Later in the morning, Angel and I went over to the house of Yully Rojas – a more recent but now stalwart member of the CECAMA team in Peru. I had very much enjoyed working with a palm specialist named Victor Hugo in March 2009 when he helped me set up and support a group of Penn State students on a week-long spring-break field course at the Bora village of Brillo Nuevo on the Ampiyacu River. I had contracted Victor to go back there later that summer to develop this project further, but our boat bound for the Ampiyacu was held up in port because it was overweight. During this delay when we learned that the extra weight was due to a flooded lower compartment, Victor got a call from his university saying he had to submit an update on the progress of his master’s thesis study of palms in the next ten days. He said he knew a woman who he thought would be a good substitute for him. I interviewed Yully in a small restaurant by the port and immediately felt comfortable with her blend of good-natured confidence and lots of field experience with both forestry studies and local communities. Later that day, she mentioned that Victor was her husband. While Victor had recommended her without mentioning this detail, I understood he wanted me to meet and evaluate Yully’s potential without feeling obliged to hire her because of him.
We emptied the contents of a heavy duffle bag of things I had brought to support her project work onto her kitchen table. This included bags and packs of buckles, snap hooks, collar pieces, stretch chord, earring stems, Sharpie pens, a compass and two used back packs – so many things that are hard or impossible to find with decent quality in Peru. She then brought out the most recent batch of woven chambira guitar straps made by artisans at Brillo Nuevo. Most were simply beautiful and reflected the growing confidence and skill that a handful of women have developed in the past year. I could now identify the maker of most items by some signature design element, color or weaving pattern – sometimes by their unique character, sometimes by a flaw that Yully had tried to have them correct several times.
The hardest part of this process for her has been bringing a craft back to a woman who has worked hard on it and asking her to do it over because it wasn’t good enough. We have gone past the point, though, where we can afford to buy things just to make an artisan feel good and give them some quick cash. I know from my stock of unsold items that the people who look at our things don’t them if the quality isn’t good just because they want to help us. Yully has had to contend with several artisans who quit the project because they said we were being too demanding, but then came back. Others have just said how much they appreciate getting this tough feedback because it has continually pushed them to improve their skill.
Angel, Yully and I went out to lunch to discuss our upcoming meeting with the Peruvian government Institute for Investigations of the Peruvian Amazon (IIAP) to discuss the long-delayed renewal of our “convenio” (formal agreement) with them that allows us to work at their Jenaro Herrera research station and get permits to collect and export samples of plants and leaves. Most endeavors have to contend with some amount of obligatory bureaucratic procedures, but trying to figure out and comply with the financial, legal, and political aspects of doing ecological work in Peru is getting harder and harder. There are understandable good reasons for a tropical country to want to protect its biopatrimony, but regulations to prevent biopiracy have become so strict in countries like Brazil, that even nationals have to wait many months to do some basic biology in the field and foreigners have just given up trying. Peru now seems to be heading in the same direction. While governments say they support sustainable development, they are cutting the budgets of the few institutions charged with actually doing this. This leads to institutions like IIAP in Peru to push even harder on foreign collaborators to make up the difference.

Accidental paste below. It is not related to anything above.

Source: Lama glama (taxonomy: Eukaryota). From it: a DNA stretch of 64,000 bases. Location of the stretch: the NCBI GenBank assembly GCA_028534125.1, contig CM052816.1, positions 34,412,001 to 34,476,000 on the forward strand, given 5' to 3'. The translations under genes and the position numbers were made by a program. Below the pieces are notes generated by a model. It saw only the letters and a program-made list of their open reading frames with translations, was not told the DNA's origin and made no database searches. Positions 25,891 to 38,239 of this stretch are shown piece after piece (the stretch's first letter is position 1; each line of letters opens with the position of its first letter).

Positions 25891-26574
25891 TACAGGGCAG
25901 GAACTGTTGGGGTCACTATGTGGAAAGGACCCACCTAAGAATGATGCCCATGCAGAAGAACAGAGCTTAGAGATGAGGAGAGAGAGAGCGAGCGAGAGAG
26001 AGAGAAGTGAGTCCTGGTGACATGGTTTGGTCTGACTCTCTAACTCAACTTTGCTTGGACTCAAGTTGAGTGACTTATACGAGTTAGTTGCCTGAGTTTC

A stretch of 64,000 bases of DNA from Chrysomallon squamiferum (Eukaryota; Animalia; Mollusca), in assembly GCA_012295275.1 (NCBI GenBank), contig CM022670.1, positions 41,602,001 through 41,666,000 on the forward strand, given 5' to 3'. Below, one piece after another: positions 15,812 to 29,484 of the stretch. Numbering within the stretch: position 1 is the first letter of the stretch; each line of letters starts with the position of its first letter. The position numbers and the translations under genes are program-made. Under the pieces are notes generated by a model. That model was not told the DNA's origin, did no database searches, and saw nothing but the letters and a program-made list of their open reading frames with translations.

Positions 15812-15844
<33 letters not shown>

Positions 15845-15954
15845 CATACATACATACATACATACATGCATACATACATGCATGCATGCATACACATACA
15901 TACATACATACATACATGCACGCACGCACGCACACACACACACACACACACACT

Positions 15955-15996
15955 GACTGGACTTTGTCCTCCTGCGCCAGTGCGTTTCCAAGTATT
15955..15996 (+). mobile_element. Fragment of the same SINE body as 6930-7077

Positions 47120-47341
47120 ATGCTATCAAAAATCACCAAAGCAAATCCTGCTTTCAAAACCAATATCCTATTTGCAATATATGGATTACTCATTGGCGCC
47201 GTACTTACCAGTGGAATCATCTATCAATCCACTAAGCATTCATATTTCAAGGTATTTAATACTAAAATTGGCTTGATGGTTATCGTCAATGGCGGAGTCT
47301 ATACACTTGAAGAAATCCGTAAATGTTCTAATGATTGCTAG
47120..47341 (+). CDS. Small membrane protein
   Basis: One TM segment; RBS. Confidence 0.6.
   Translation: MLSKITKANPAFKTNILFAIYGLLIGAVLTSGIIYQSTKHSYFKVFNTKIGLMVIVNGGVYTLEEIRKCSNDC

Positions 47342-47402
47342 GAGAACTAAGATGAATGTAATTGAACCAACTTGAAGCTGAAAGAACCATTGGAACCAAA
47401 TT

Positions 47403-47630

We ate as much as we could of the huge servings of rice, noodles, chicken and vegetables at this neighborhood Chifa (Peruvian Chinese food restaurant), but equipped with plastic bags of our left-overs we needed to wait for another half-hour before an afternoon deluge subsided enough for us to quick-step through puddles and hug the walls inside the discontinuous coverage of roof overhangs back to Yully’s place. I then filled my empty bag of gear with an equally full load of clothes to bring back to my hotel. Keeping my tall rubber boots, hammock, mosquito net, fleece blanket, and a full complement of worn khakis, long-sleeve cotton shirts, socks and underwear in Peru has allowed me to devote most of my inbound luggage to field gear and homeward bound space to handicrafts. In spite of dousing my clothing bag with some cinnamon, I still needed to cart the whole lot off to a laundromat to remove the funky aroma of a year’s storage in a dark and somewhat humid place. My favorite one is right next to a café and gringo bar called the Yellow Rose of Texas where one sees patrons eating hamburgers and French fries speaking English, French and German. I’ve stopped there a few times in past years when I was really homesick, but being served by Peruvian women wearing cowboy hats kind of wierds me out.